Jul. 20, 2017 – Dan Klein – WSAZ

LAWRENCE COUNTY, Ohio (WSAZ) – Officials cut the ribbon Thursday on a project worth $120-plus million and could eliminate hundreds of millions of pounds from landfills.

The revolutionary technology is coming to the old Dow Chemical plant, just west of Hanging Rock near the Scioto County line.

It also means the products you use every day could soon be better than ever for the environment.

“Let me tell you, this is a big deal,” said Steve Alexander, president for the Association of Plastic Recyclers.

The targeted material by PureCycle Technologies is polypropylene plastic, the hard plastic found in items like bottle caps and yogurt tubs. There’s even an average of 60 pounds of it in your car. Often it is dyed various colors, and depending on what it’s used for, it might even smell.

Up till now, if you tried to recycle it, the result is gray or black. It can’t be used for many things, think battery casings and flower pots. But with this new technology, it turns into clear or natural colored beads that can be substituted for new plastic.

“They are making a premium product,” said Mike Otworth, PureCycle’s CEO. “They want it to look premium, whether that’s the interior of a car or a Tide bottle, it needs to look attractive. To date, most recycled resin plastic doesn’t look attractive.”

Which is why Thursday is so attractive to area leaders: $120-150 million investment, 60-plus jobs paying an average of $40,000 a year, utilizing technology found nowhere else.

“I think southern Ohio and even bigger now, I think the entire Tri-State region being home to something like this really says a lot about our workers and our workforce here in the whole region, both Kentucky and West Virginia, as well,” said Jason Kester, executive director of the Southern Ohio Port Authority. “I think it really changes that narrative of we’re just coal mining and that low-technology jobs, to have this type of investment in our region, is going to be a great thing moving forward.”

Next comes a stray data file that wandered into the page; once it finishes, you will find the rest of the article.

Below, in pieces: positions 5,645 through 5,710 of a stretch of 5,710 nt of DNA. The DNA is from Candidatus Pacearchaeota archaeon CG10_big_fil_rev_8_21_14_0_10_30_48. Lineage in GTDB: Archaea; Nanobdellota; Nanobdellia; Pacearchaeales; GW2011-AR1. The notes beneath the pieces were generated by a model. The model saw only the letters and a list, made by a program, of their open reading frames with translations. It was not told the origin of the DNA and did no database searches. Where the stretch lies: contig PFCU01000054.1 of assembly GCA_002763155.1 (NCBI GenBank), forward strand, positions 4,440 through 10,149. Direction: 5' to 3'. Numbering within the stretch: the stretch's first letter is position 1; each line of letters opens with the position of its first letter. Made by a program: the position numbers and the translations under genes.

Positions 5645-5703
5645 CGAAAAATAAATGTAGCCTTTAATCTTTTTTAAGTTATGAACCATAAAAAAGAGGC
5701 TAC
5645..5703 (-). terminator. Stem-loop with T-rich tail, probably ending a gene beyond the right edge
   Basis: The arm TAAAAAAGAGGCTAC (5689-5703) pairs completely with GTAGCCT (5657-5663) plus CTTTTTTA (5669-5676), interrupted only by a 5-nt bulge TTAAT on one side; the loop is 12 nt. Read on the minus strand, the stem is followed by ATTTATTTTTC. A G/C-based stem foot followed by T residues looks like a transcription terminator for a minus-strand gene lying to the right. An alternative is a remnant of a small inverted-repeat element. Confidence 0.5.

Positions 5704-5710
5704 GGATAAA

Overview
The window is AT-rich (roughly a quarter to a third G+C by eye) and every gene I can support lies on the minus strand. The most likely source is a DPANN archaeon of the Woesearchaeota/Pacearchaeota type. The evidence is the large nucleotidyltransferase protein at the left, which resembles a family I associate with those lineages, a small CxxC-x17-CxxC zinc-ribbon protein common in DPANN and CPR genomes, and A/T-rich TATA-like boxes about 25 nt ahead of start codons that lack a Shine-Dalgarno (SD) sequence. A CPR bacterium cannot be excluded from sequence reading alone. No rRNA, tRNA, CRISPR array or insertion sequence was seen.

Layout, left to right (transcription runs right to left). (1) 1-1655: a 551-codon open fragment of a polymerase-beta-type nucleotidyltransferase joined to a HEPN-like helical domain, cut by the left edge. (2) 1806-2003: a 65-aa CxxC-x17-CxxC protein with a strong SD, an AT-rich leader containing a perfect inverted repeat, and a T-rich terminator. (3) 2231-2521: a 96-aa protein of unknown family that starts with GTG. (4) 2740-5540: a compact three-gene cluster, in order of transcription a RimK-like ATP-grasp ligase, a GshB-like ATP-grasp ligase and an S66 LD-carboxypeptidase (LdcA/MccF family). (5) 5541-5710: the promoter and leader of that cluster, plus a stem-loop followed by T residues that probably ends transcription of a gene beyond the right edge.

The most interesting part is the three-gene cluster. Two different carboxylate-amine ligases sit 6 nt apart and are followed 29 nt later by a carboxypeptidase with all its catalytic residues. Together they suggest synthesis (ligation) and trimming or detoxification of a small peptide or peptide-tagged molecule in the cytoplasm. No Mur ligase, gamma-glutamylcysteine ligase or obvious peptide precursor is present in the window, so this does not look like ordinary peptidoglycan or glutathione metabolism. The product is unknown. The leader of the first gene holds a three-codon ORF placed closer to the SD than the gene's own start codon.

The goal for PureCycle Technologies, which is partnering with Cincinnati-based Procter & Gamble, is to make 100 million pounds of pellets annually at the Lawrence County plant by 2020.

“Most of this material that will be used in stuff that would otherwise end up in a landfill,” Otworth said.

“This is going to explode the demand for the material,” said Alexander.

A small scale plant is slated to open early next year aimed at perfecting the optimum mix, bringing 10 jobs, before the large-scale commercial production ramps up two years later.

Still, for area leaders like Kester and Bill Dingus, the executive director for the Lawrence County Economic Development Corporation, there’s much excitement.

“This is powerful because it means a lot of good jobs,” Dingus said. “It means new technology.”

“I think it will be a big help to the area,” Kester said.

“I really feel like this area is on its way back, and we couldn’t be happier to be a part of it,” added Otworth.

Otworth tells us PureCycle intends to build nine production facilities worldwide at first. But even with that, the Ohio facility could expand, too, depending on needs.

Polypropylene plastic is the second-most used plastic in the world.

Alexander said the need for virgin-quality polypropylene is immense. Manufacturers need 1 billion pounds of the recycled material just in North America, with the majority needed — 720 million pounds – for the high-quality plastic which hasn’t been available until now.